conscripts under the act passed at the least session of Congress has been apportioned. For that purpose I proceeded to Washington and conferred upon the subject with the President, and also with the Provost-Marshal-General. It gives me great pleasure to state that both of these gentlemen manifested an earnest desire to give all the information in their power, and they also expressed their wishes and their determination that the draft should be made, as far as possible, just, fair, and equitable in every respect.
I handed to Colonel Fry your note requesting a written statement of the rule by which the draft was made, and received in reply the letter to you which is herewith delivered.* So far as the draft has yet been ordered, the apportionment to each district and State is independent of every other district and State. It has been ordered in all the Eastern and Middle States. With the exception of New York and Rhode Island, all of these States are claimed at the War Department to be in arrear in the furnishing of volunteers under the calls made by the President previous to the passage of the conscription act. The Western States are not in arrear, but I believe the draft in these States is delayed until it is settled whether, under the conscription act, the equalization of the call for conscripts which the President is required to make, taking "into consideration the number of volunteers and militia" heretofore furnished, shall be upon the basis of the whole population or of the male population. In the Eastern and Middle States, most of which are in area, the female population exceeds the male; but in the Western States the male population is largely in excess of the female.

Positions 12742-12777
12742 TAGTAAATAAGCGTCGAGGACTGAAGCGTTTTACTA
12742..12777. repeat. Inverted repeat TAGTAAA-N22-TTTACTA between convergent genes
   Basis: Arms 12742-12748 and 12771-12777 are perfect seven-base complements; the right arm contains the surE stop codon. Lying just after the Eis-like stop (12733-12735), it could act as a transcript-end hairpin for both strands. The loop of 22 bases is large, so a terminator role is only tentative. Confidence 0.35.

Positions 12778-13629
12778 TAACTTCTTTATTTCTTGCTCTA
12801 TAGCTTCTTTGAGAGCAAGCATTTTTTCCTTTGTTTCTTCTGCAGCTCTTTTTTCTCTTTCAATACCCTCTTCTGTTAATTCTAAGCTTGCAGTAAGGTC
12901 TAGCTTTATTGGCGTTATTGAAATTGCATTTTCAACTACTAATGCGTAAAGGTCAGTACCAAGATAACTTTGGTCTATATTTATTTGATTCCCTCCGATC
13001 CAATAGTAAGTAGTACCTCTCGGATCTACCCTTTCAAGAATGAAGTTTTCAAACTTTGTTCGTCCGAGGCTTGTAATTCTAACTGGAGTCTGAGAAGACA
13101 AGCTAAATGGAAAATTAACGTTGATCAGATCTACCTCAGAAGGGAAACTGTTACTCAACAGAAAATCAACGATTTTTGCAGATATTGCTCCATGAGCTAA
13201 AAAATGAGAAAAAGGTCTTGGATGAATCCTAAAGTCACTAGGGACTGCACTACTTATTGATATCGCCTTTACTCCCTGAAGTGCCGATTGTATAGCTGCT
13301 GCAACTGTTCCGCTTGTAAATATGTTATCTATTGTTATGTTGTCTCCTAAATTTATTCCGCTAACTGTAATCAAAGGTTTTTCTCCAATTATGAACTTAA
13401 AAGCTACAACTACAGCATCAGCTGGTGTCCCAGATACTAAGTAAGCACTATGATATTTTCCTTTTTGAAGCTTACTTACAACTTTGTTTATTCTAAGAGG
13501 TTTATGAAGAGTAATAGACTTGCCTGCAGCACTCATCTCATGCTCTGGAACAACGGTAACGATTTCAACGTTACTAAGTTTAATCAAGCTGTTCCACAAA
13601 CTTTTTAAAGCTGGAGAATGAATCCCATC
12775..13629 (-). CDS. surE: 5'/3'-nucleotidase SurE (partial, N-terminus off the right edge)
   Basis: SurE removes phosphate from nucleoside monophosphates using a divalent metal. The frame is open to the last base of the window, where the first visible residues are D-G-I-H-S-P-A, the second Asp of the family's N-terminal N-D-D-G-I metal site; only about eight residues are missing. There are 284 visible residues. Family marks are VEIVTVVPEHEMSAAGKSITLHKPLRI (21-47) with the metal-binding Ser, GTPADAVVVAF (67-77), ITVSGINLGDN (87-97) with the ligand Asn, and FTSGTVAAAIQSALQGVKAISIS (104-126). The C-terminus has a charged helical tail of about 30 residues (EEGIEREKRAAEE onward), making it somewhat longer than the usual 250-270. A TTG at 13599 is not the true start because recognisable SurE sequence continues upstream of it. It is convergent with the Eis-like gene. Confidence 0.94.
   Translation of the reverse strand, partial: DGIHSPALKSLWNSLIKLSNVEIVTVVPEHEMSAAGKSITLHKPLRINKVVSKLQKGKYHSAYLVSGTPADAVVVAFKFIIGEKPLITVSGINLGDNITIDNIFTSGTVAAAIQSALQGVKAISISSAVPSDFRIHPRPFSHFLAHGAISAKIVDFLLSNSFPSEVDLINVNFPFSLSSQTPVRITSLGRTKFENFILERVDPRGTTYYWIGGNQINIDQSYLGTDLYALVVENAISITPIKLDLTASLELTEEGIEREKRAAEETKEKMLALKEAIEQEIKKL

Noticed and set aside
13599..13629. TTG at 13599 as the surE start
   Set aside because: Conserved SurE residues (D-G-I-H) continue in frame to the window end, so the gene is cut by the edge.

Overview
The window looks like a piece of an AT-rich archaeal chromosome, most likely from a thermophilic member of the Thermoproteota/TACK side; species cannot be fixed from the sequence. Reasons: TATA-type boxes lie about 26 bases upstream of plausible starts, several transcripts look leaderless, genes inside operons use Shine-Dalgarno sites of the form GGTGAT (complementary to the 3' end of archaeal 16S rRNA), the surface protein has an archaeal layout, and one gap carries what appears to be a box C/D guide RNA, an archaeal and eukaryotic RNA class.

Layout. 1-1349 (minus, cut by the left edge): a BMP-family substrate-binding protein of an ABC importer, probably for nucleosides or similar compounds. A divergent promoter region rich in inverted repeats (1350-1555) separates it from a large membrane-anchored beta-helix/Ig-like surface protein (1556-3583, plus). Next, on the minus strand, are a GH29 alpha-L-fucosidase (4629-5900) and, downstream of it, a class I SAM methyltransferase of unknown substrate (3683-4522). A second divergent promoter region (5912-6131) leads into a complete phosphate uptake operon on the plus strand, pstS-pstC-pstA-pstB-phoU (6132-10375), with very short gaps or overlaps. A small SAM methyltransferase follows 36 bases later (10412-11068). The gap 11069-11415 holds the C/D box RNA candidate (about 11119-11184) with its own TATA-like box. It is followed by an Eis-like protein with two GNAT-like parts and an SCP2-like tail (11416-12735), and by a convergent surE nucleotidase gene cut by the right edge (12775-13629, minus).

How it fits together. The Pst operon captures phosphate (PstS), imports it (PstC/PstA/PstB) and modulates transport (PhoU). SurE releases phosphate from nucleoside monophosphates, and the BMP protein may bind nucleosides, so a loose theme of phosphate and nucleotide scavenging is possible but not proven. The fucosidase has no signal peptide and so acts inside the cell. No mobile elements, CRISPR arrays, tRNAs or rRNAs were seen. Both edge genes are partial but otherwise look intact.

The draft ordered in each district is based upon the enrollment in that particular district. The number of conscripts required is 20 per cent, or one-fifth, of the whole number enrolled in the district in the first class. Besides this, 50 per cent. additional, or one-tenth of the number enrolled in that clads, is to be drawn to supply the places made vacant by exemptions. This rule is distinctly stated in the letter of Colonel Fry, and is the rule by which the draft if made. It will be seen that it rests the fairness and correctness of the draft entirely upon the enrollment, or, in other words, upon the competency, honesty, and fidelity of the enrolling officers.
It is now conceded by the Federal Administration that this State has more than supplied its quotas under all previous calls for volunteers. It is due to the people of this State and to the War Department to record the fact that the latter has rendered to our State this measure of justice. If I remember rightly the excess accorded to us is 4,695, which is credited to the several districts on account of the draft, but I believe the total of the credits is slightly less-say a total of 4,500. I am informed by General Sprague, the adjutant-general of the state, that this is at least 15,000 less than the credit justly due to us.
The following table, which is made up by Congressional districts, shows for each districts the total number of persons enrolled in the district in the first class, which by the conscription act should consist only of citizens, and aliens who have taken the incipient step to citizenship, and who are between twenty and thirty-five years of age, and, if unmarried, between thirty-five and forty-five. It also shows the credit to the district on account of the allowance to the State for excess of volunteers, the number of conscripts required, and the
*See July 28, p. 584.
41 R R-SERIES III, VOL III